Thursday, March 3, 2016

The Three Roosevelts by James MacGregor Burns and Susan Dunn

Three who affected each other & American political life

The French have a saying, "Plus les choses changent plus elles retent les memes", which translates as "the more things change, the more they stay the same." That little ditty kept running through my mind as I read The Three Roosevelts: Patrician Leaders Who Transformed America (2000) by James MacGregor Burns and Susan Dunn. It's a biography of Theodore Roosevelt, Franklin Delano Roosevelt, and Eleanor Roosevelt. Of course, each of these individuals has commanded numerous and extensive biographies, including a two-volume biography of FDR by Burns first published in 1956. However, the conceit of this volume that emphasizes the relationships of the three and how they affected one another is worthwhile because these three handed a political tradition down from one to the other. 

Of course, Theodore is the root of the Roosevelt political dynasty in the 20th century. TR fought hard for progressive reforms and continued his efforts even as he rejected and, in turn, was rejected by the Old Guard of the Republican Party that fought to protect established business interests. TR ended up going down in flames in 1912 when he ran as the Bull Moose candidate against the incumbent Taft (his hand-picked successor when TR chose not to run again in 1908) and the Democrat Woodrow Wilson.

But as Theodore was dominating the national stage, Franklin was launching his political career as a Democrat (despite his admiration for his cousin Theodore). Franklin's story is at the heart of the book because he was involved in the national stage from 1920 to his death in 1945. With his election near the beginning of the Great Depression, he came to dominate American politics. But when I write “dominate,” perhaps that’s the wrong word. It would be more accurate to say that he became the focus of American politics. Even at the height of his popularity and power, FDR was always aware that the winds of political fortune can shift abruptly. FDR worked with Democrat majorities in Congress, but because the Democratic Party was an amalgam of various interests, a significant portion of which included racist southern Democrats, FDR always tread very carefully. And this is where I see how “the more things change, the more they stay the same.” I was repeatedly struck when reading about FDR's successes and travails how President Obama has faced many of the same problems. FDR, like Obama, was attacked vehemently from the right, and FDR turned to a pugilistic frame of mind worthy of TR in taking on the" plutocrats". Obama, of course, has always tended towards reconciliation rather than confrontation, but there is no question that Obama would always be checked by Wall Street and its influence in Congress. But the wealthy business class was not the only group who opposed FDR. From a different political direction came radicals like Father Coughlin, the populist and anti-Semite, and Huey Long, the populist senator from Louisiana. Shades of Donald Trump, anyone? And, of course, both presidents suffered criticism from the Left for not doing enough.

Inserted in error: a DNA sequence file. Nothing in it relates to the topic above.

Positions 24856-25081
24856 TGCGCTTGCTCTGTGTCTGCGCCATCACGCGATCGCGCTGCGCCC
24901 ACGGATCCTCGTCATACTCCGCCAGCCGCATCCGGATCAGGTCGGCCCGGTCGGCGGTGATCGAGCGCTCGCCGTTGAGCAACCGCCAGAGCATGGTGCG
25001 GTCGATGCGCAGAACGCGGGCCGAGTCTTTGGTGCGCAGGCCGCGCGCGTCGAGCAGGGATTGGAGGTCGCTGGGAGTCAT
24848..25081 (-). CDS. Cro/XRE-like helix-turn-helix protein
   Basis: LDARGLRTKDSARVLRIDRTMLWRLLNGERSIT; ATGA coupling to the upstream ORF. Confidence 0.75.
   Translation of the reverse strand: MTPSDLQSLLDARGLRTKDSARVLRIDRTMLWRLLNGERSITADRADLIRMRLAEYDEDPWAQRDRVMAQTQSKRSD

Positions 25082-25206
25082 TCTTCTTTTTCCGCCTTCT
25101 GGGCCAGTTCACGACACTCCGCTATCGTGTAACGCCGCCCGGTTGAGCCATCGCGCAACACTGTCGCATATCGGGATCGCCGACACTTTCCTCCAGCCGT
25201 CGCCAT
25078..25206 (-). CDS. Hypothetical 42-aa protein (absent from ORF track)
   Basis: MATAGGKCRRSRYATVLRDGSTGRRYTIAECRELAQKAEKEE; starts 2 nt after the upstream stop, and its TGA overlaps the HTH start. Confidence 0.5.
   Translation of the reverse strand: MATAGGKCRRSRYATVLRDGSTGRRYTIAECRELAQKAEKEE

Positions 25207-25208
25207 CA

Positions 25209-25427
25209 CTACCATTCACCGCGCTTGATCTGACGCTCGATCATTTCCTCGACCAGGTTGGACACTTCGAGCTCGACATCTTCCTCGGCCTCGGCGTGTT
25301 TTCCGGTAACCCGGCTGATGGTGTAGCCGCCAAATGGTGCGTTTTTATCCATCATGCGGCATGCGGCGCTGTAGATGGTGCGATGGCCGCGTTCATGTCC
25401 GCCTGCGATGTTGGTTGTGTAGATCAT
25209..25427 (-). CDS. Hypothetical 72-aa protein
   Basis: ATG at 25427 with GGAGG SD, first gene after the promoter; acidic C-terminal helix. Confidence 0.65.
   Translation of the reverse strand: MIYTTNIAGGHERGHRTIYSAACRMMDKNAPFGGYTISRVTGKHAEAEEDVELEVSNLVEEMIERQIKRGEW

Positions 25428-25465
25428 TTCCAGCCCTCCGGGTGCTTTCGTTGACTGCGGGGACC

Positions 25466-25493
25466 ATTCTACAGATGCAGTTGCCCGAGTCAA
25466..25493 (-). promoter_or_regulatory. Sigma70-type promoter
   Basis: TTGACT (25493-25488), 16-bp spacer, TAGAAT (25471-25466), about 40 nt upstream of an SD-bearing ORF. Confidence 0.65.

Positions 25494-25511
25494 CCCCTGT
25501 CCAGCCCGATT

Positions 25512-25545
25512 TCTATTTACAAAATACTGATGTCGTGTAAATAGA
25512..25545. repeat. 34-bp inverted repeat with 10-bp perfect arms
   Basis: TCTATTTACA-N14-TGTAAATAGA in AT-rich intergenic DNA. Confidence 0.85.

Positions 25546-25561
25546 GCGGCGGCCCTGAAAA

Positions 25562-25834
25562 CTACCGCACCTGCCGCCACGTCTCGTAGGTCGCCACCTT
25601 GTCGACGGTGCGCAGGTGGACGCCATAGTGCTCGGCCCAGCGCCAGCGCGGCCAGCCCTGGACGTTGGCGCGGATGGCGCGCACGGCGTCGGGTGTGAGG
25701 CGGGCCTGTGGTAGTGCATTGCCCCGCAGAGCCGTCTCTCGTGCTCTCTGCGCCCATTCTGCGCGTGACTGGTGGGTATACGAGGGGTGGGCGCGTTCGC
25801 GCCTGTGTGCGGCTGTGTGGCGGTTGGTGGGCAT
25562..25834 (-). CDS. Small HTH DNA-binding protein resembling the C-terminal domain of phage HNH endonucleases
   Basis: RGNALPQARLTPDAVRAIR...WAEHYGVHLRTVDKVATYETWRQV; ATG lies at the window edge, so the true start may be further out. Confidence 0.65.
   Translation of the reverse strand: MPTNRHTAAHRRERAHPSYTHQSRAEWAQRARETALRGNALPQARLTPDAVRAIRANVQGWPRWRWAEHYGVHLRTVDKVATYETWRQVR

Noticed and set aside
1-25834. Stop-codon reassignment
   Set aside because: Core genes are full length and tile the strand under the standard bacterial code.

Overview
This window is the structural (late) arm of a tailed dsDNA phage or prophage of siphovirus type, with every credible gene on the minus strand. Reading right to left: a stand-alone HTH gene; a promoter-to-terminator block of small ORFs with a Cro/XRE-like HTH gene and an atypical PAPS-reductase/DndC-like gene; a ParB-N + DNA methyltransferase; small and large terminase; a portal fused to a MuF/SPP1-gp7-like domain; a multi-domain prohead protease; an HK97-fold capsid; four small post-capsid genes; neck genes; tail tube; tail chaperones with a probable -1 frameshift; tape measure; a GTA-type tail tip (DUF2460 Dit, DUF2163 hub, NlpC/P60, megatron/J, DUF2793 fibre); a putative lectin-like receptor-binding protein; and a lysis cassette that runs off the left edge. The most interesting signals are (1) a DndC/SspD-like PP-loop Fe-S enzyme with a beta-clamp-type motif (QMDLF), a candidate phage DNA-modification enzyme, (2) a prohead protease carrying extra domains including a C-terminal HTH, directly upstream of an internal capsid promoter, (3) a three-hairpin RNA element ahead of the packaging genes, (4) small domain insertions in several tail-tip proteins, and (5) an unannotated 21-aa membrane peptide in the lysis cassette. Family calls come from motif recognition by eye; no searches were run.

The story of FDR is complex. It deals with the Great Depression, Congress, and changes in the domestic American political scene, and then it switches direction with the advent of World War II and FDR's goal of seeking to frame a new world order out of the ashes. Of course, FDR failed in this with his untimely death in April 1945, but Eleanor continued to carry the torch.

Of the three, I learned the most about Eleanor, who grew from a shy, withdrawn girl into a forceful presence of her own. Even after the death of FDR, Eleanor continued to advocate for causes in which she believed. She remained an activist until her death in 1962. In fact, after FDR's death, she seemed to grow in stature, rising to the occasion. Her marriage to FDR was a complex and baffling relationship, especially given FDR's infidelity and the distinct change in their intimate relationship that occurred around 1920 (which is also about the time that Franklin was struck with his life-altering polio). Yet for all their heartache, the two had a bond of respect that overcame their deep alienation to allow Eleanor to have a mind and voice of her own that grew in political significance throughout her lifetime. Any other power couples come to mind?

For anyone new to the Roosevelt saga that arranges for almost a century between the birth of TR and the death of Eleanor, this is an excellent book to start exploring. By combining the three lives, the authors not only provide a snapshot of each of the individuals, but they emphasize how all three affected one another and therefore the whole of American political life. Done with an easy and flowing narrative, it's a great place to get a sense of how American politics has changed and how it hasn't. I suspect if Barack Obama would read this book after the end of his presidency, he’d have many occasions to smile in recognition.


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